A local artist came up with the design for The Cole Hardware fence: 2000 plastic pieces make up the lettering that reads from across the street, or passing by on the bus, THERE’S NO PLACE LIKE…. You get to fill in the blank. Home? Cole Hardware? Whatever is special to you?

So many merchants and residents lost their businesses and homes. Where did they go? This really changed our community, and we hope they can come back. During the install, everyone who walked by had a story to tell about what they needed from Cole.

I could barely sleep on Tuesday night in anticipation of these art installations going up on Wednesday. I woke up early to help install. A beautiful crew from Galleria De Raza Gallery on 24th Street volunteered and we had a great time talking and installing. We even had a few people passing by that took time from their day to stop and help.

All day long the community came out and talked about how much they missed this block and all the merchants. Three people were brought to tears knowing that Playa Azul was actually coming back. A women slammed on her breaks, double parked, and gave me a hug. This project is about bringing people together, and a message that the people and merchants that make this neighborhood are on our mind and we are right by their side as they rebuild.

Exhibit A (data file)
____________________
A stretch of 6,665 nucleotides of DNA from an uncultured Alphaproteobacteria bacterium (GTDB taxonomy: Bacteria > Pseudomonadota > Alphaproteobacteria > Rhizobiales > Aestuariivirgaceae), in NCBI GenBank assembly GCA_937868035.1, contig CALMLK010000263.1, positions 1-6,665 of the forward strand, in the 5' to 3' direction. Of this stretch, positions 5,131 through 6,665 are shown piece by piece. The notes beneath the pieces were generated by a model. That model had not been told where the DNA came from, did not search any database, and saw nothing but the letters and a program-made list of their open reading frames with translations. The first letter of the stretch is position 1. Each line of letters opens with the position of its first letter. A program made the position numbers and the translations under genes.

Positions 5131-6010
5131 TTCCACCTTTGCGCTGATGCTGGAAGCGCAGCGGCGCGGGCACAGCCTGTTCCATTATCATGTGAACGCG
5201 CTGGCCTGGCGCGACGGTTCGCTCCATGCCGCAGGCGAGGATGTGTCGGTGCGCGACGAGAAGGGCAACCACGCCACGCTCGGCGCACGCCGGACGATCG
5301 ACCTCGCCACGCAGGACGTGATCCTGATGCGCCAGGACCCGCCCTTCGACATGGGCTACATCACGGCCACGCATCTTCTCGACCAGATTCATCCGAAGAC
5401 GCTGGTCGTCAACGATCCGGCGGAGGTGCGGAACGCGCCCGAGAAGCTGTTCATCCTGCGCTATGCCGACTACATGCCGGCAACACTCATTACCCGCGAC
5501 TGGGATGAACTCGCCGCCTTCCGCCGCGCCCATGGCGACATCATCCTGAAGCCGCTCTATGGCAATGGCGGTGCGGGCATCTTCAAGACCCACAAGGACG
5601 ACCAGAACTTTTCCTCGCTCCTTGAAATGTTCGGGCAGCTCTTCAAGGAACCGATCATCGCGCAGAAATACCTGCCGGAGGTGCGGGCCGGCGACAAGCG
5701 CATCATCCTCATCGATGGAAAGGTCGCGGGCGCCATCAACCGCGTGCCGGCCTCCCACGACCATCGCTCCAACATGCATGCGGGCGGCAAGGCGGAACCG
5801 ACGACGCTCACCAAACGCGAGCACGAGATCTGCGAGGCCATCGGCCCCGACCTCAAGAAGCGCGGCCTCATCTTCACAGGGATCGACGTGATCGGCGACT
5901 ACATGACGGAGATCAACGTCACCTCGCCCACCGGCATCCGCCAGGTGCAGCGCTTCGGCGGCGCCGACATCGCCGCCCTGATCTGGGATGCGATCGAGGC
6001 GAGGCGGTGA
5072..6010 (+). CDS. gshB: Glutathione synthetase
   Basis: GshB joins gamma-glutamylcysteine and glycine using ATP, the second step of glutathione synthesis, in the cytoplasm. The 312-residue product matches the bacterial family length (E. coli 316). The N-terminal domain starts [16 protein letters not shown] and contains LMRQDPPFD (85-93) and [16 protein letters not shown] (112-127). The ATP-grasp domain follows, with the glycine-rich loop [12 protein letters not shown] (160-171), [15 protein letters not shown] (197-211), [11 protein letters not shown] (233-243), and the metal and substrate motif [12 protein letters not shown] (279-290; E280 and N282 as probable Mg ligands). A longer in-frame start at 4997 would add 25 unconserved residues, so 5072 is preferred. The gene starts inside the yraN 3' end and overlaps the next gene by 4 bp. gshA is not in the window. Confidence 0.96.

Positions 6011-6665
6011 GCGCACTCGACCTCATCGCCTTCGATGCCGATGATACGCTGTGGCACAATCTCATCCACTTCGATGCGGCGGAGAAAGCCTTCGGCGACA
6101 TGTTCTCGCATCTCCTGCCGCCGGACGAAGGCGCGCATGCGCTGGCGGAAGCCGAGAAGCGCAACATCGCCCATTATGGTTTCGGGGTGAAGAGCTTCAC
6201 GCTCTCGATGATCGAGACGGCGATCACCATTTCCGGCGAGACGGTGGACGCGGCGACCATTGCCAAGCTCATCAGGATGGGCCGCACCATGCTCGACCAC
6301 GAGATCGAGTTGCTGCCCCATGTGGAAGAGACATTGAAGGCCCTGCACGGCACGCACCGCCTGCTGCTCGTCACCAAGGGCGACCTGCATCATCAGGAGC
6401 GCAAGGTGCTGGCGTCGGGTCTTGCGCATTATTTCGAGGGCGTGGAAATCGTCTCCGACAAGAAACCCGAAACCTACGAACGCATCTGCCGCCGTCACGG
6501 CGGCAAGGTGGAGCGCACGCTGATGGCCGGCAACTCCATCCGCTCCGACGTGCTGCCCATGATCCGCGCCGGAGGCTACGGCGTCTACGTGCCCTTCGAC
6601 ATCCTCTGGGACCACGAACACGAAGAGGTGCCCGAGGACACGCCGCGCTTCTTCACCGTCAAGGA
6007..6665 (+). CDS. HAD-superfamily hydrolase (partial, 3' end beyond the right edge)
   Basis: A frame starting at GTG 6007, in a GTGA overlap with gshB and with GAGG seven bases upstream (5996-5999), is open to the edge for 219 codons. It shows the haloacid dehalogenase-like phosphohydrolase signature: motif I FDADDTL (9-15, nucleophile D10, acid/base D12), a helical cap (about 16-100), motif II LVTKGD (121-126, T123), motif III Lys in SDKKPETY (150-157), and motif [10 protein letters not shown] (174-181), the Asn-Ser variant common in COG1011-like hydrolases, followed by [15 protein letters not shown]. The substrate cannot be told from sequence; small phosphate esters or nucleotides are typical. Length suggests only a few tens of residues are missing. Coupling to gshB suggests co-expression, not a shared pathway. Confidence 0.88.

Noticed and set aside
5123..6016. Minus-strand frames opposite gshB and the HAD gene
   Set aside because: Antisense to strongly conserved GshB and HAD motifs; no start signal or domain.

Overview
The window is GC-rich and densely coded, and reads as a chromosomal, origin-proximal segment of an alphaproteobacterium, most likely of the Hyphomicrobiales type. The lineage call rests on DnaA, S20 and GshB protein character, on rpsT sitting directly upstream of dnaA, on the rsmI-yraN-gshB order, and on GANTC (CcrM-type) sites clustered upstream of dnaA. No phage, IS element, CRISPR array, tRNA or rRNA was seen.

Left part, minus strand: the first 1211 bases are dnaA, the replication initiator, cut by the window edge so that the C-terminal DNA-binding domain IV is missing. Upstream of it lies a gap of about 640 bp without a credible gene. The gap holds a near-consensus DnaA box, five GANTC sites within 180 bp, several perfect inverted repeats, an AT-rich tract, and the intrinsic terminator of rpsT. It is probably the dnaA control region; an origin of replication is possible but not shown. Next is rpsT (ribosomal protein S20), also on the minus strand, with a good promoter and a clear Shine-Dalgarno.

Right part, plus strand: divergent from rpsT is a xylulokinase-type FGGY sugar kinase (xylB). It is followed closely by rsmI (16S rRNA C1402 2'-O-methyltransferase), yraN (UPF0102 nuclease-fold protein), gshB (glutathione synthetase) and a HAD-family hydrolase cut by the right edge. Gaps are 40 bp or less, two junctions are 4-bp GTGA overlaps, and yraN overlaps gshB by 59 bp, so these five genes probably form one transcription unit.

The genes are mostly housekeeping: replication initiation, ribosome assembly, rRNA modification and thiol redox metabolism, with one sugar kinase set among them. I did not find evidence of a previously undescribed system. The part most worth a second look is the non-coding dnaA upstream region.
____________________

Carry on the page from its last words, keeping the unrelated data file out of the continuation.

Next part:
El Paisa is the first business closed by the fire to reopen on the block. At one point in the day the owner, Jose told all of us installing it was time to take a break and eat. We sat in his restaurant that is filled with so much love and persistence and had an incredible lunch that meant much more than food.

Thank you to everyone who made this day happen!

XO Eden

PHOTOS: Top, courtesy of the artist. Below, process photos courtesy of Eden Stein.

Wayward Truck Gets Really Stuck on Northeast Bernal Streets

Stuck trucks are a Bernal Heights tradition.

This is because to look at Bernal Heights on a map is to see a tempting variety of shortcuts which give no indication that our hilly topography and narrow, winding streets are way too tight for many big vehicles to traverse.  Indeed,  the advent of digital navigation tools like Google Maps and Waze may have actually helped reduce the frequency of the problem, by actively routing drivers away from Bernal streets where calamity and shame are likely to ensue.